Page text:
Alexander McKelvey Bryans

Profile
Class of: 
Field of Study: 
Biography

Alex was a cheerful idealist and a superb teacher.  His father was a physician in Toronto.  His brother became the head of the Department of Obstetrics and Gynecology at the University of British Columbia, while Alex became Professor Head of Pediatrics at Queens University.

After UTS, his career in our class included the Meds football team, basketball, and our less-successful baseball team. Before summer breaks were cancelled, he was a counsellor to a pack of twelve year olds at the canoe-tripping Camp Temagami.

During internship at Toronto General, Alex felt that the best road to excitement and risk as a medical officer would be in the paratroops. With the help of a teacher, Col. R.I. Harris, he was posted to the paratroop training base at Camp Shilo where he earned his jumping badge. His army career included a trip through the Canadian Arctic with Operation Muskox.

His postwar training began with a year of anatomy with J.C.B. Grant, then two years at Sick Kids and a year of pediatric pathology in Michigan.

From his position on the staff at the Hospital for Sick Children, he was recruited to Queen’s as the first full-time pediatrician at Kingston General. He enjoyed teaching, and it is clear from their comments that the students revered him and felt that he had marked their lives. He took a sabbatical to get an M.A. in Education.  He taught the course in medical ethics, and in his later years was Associate Dean in charge of Continuing Education.  At one time Alex sat with three other classmates, (Sinclair, Spaulding and Bain) on the Ontario Medical Association’s Education Committee.

He had numerous publications on pediatrics including a prescient paper on childhood obesity in 1967. He was president of the Eastern Ontario Pediatric Association, and served on the Senate of Queen’s University.

At the same time that his pediatric classmate Harry Bain was establishing the Sioux Lookout project, Alex saw similar needs for the aboriginals a round James Bay, and founded the Moose Factory connection with the Queen’s medical faculty.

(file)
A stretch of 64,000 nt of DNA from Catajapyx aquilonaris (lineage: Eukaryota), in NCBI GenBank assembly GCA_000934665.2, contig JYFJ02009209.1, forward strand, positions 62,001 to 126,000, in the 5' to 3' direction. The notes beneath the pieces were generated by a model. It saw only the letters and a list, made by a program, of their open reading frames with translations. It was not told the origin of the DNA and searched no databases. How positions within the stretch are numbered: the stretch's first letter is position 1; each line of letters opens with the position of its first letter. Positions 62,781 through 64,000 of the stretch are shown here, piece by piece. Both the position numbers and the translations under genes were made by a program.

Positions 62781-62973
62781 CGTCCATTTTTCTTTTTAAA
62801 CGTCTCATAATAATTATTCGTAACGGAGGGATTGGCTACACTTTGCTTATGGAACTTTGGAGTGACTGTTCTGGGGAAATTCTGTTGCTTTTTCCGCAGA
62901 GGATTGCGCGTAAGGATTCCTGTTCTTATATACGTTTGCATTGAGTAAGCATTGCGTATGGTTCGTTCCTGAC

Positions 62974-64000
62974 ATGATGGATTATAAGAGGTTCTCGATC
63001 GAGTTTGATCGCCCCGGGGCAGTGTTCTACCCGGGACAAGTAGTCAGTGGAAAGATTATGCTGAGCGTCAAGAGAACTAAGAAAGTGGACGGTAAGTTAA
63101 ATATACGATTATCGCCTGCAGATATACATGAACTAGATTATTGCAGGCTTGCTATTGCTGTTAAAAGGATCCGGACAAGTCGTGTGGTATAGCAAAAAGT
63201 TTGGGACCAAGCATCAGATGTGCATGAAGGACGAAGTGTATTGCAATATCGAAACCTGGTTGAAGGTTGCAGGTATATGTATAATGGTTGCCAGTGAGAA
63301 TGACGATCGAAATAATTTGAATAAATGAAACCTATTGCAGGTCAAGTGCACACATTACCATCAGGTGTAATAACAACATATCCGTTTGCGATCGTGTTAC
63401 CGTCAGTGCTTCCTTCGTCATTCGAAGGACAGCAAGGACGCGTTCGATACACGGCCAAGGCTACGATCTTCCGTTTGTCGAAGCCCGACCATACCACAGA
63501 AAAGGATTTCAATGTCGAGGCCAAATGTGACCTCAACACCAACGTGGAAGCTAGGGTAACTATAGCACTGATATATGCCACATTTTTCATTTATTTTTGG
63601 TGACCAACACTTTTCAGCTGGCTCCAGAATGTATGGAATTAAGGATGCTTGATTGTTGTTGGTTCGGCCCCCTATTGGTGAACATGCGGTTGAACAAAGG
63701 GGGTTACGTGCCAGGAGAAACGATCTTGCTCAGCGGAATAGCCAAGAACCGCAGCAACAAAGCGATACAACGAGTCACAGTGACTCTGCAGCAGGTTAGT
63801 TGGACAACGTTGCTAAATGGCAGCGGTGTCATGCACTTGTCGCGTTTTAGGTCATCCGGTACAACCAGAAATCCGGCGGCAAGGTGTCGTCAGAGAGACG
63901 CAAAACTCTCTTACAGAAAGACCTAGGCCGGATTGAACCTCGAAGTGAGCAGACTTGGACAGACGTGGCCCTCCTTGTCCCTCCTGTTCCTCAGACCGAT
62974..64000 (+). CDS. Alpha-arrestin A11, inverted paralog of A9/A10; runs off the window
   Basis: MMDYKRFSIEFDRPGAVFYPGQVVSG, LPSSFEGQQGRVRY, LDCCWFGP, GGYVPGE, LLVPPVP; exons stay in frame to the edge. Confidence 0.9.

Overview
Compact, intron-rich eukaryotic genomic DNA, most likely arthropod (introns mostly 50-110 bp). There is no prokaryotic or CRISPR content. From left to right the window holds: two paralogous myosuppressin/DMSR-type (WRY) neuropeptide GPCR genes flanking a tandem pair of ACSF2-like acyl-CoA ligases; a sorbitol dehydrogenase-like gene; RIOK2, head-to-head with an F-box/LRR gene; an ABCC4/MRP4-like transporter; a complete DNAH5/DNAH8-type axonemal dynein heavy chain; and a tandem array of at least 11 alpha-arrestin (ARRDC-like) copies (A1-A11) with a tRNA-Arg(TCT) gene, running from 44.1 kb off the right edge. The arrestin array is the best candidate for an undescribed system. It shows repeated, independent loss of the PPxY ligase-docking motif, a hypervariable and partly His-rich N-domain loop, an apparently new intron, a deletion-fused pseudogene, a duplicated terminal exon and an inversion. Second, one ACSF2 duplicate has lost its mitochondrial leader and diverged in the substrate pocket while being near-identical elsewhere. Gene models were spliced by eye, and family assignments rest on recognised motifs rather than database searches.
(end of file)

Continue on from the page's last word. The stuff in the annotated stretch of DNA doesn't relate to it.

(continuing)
While this entire outstanding professional career was unfolding, Alex was making what he might regard as his greatest contribution by helping to found and becoming national president of what is now Canadian Physicians for Global Survival, working to get rid of all nuclear weapons.  For years he travelled widely to Russia, Africa and across Canada, writing, speaking and testifying in Parliament to advocate their abolition. He forged a close link with the International Physicians for the Prevention of Nuclear War. The Nobel Committee recognized this activity with a Nobel Prize to their team!  Even as a skilled watercolourist, his paintings often reflected his belief in peaceful resolution of conflict.

Queen’s University recognized the greatness of this teacher by making him the only member of our class who was an Honourary Doctor of Divinity.

 

Career Achievements

Founder, Queen's University program at Moosonee for Health Canada for First Nations

President, Canadian Physicians for Global Survival

 

Excerpt written by: Dr. Neil Watters

References

Barnett, Henry, Joan Borland, Jack Laidlaw, Neil Watters and Bruce Wells. The Epic Journey of University of Toronto Medical Class of 1944. Toronto: University of Toronto, Faculty of Medince, 2012. pg. 24.

Related Items